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When it comes to smartphones with large displays, there's a polarizing effect which quickly sends fans into a frenzy. On one side, there are arguments for increased productivity with software additions and a more immersive experience for media consumption. But the other camp draws the line and denounces the idea of such a large device when tablets and PC's are still more complete options if you're looking to "do work."

The latest rumor from Pocket-lint suggests HTC wants to enter the argument. Rumor has it an HTC One variant with a display larger than anything they've ever delivered in a product could be in the cards. While this is a shaky rumor at best offering little to no detail on why HTC would consider it, or how they would market it, I find the whole thing shady and a terrible idea.

For starters, HTC has never been the sort of company to follow a known recipe of delivering something people want. They do their own thing.

Look back at the original EVO 4G on Sprint as an example. It was the first 4G (WiMax) device in the world. It was also a tank which had a build quality unlike anything from Apple, Motorola, and Samsung. HTC made it a point to even offer a kickstand to highlight the media you'd be consuming with those blazing download speeds and luscious 4.3-inch display. And the list goes on.

These additions made the HTC EVO 4G an icon of Android, and it's why the Taiwanese company etched the EVO brand into the wall as one of the most successful of its time. But EVO is gone and yet to be replaced.

So, why wouldn't an HTC One with a large display be a good idea?

HTC markets the One brand on many fronts, but display size is not one of them. BlinkFeed, BoomSound, the UltraPixel camera with HTC Zoe, and its zero-gap construction are what they want you to notice about its flagship. The average consumer and the tech community are just beginning to grasp what HTC offers as compared to Samsung. These are hardware-centric features, but none of them coincide with what the market has come to define as "phablet necessities."

At the present time, Samsung's Galaxy Note line has an expansive set of features which have solidified it as the penultimate large-screened device. If you want a phablet and you've got productivity in mind, it's an easy choice. I wouldn't recommend anything else, but that doesn't mean no other manufacturers should try to gain a foothold in the market in a similar manner. Personally, I think LG is doing a great job with their UI gracing the Optimus G Pro, but it's just not the right time for HTC to get involved in the phablet race.

The phablet genre is all about delivering the most complete product with little to no compromises. It's why they all have large, removable batteries. They have additional note-taking features and software advantages which make use of the extra real estate. Phablets mesh smartphones and tablets and are expected to deliver the best of both world's in a size which can pass as a "phone".

But if HTC were to enter this market, they'd need a significant overhaul on multiple fronts due the term "phablet" etching out a definition of itself in the short two years it's been around.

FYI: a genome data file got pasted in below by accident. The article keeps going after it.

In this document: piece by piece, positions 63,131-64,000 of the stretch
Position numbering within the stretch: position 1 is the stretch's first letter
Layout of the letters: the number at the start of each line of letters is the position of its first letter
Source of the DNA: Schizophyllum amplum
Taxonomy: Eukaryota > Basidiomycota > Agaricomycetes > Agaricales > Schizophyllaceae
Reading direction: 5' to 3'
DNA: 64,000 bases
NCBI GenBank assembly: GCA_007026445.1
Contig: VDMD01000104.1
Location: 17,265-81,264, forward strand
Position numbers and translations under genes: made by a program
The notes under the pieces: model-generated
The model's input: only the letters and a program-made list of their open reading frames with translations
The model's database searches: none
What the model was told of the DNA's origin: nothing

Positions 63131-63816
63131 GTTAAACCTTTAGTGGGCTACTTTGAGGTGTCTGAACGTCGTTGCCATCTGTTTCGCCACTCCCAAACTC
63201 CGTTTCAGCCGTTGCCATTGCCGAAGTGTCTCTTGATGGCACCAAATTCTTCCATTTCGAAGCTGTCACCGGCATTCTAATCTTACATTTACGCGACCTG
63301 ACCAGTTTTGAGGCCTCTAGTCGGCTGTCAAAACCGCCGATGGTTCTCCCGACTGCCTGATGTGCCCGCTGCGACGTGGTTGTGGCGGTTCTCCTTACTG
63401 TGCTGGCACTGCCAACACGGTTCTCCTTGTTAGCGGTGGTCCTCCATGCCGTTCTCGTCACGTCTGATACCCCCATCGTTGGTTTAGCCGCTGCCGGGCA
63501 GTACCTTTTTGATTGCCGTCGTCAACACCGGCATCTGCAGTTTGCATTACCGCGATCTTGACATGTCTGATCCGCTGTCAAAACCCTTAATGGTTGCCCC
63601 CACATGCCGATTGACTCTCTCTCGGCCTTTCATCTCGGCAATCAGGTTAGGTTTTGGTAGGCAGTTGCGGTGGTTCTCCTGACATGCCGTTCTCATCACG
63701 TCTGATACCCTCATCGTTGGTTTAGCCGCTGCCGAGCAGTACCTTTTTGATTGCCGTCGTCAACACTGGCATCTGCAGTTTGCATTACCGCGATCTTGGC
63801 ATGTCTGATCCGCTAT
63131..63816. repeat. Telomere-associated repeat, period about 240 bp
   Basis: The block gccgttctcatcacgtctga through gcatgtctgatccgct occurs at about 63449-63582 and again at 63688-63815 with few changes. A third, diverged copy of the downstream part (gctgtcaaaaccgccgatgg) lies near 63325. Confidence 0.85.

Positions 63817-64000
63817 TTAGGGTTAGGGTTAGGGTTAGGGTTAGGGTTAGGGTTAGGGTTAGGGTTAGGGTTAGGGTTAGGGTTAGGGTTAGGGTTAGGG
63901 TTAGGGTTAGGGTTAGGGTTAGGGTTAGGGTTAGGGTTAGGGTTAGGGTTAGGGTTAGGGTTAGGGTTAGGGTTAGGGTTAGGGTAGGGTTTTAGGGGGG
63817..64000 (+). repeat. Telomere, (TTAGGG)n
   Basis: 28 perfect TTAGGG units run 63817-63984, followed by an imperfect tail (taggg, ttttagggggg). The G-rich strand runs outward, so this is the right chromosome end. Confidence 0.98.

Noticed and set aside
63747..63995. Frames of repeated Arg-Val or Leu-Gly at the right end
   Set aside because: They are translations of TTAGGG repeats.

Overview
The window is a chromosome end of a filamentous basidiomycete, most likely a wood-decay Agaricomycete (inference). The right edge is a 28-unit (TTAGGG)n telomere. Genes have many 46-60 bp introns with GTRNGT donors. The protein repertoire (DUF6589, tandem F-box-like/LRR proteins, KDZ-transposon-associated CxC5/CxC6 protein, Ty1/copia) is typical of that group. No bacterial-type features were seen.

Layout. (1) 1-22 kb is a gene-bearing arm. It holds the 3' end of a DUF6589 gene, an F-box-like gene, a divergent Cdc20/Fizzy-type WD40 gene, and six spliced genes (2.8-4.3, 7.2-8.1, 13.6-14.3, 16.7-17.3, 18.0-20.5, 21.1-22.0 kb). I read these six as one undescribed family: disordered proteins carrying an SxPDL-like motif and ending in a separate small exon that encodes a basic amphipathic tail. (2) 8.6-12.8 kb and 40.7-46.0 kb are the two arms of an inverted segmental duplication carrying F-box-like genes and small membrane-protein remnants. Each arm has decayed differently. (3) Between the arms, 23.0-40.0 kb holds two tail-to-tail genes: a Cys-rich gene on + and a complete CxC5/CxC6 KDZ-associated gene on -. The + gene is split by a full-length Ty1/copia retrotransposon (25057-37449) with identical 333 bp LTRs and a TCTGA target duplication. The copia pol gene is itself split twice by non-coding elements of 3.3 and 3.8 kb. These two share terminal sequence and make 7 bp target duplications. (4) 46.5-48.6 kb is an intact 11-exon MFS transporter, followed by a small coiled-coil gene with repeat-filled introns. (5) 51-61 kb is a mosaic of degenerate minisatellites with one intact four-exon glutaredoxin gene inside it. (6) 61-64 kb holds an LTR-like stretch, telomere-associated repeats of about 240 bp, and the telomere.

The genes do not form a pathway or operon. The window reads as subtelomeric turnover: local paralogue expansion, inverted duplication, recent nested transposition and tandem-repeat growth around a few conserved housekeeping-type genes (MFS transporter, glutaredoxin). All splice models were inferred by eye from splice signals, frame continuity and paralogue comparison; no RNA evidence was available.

...and the last thing HTC's developing brand needs is to broaden its target market by shifting focus to revamping hardware and software features when it just concocted a successful recipe.

I think we can all agree HTC Sense 5.0 is not the best software experience available. It's all a matter of opinion. But I think it's nearly unanimous when you put it like this:

HTC Sense 5.0 drives the software experience of HTC's smartphones.

HTC has just recently become a contender for Android smartphone of the year, but phablets are a completely different game, and so is HTC Sense 5.0. It's a polished, fluid, and intuitive interface with BlinkFeed and graceful operation (for the most part). But it's far from offering utilities that Samsung's TouchWiz UX has so easily defined as necessities of jumbo phones. It's also hard to commit to the updates HTC Sense 5.0 would require to add additional functionality when you look back at their track-record for software updates.

HTC has a clear lead in build quality and premiumness. These hardware advantages of HTC are only important if you can let removable batteries and expandable storage take the backseat in your darkest phablet desires. Sure, HTC has a shot at convincing you a phablet with the One's build quality is a wonderful option as compared to LG or Samsung's offerings, but it's just not the right time to get distracted. They do smartphones right now.

Let this not be a reflection of what I want from an HTC One-esque device with a screen in the 5 to 6-inch range. I think it would be a wonderful experience especially if HTC's impeccable build quality and displays are in tow. I just know HTC is capable of great things with the One and think their attack against Samsung's Galaxy S 4 is going pretty well. Build on that, boys.

Yet I'm only one guy in a large world of smartphone fans. Do you believe HTC is in the right state of mind to attack the phablet market with its own HTC One variant? Should they market it with hardware or software features in mind? What recommendations would you give the Taiwanese company? What should they name it? Let's talk this one out in the comments below!

Images via Droid-Life and Digital Trends.


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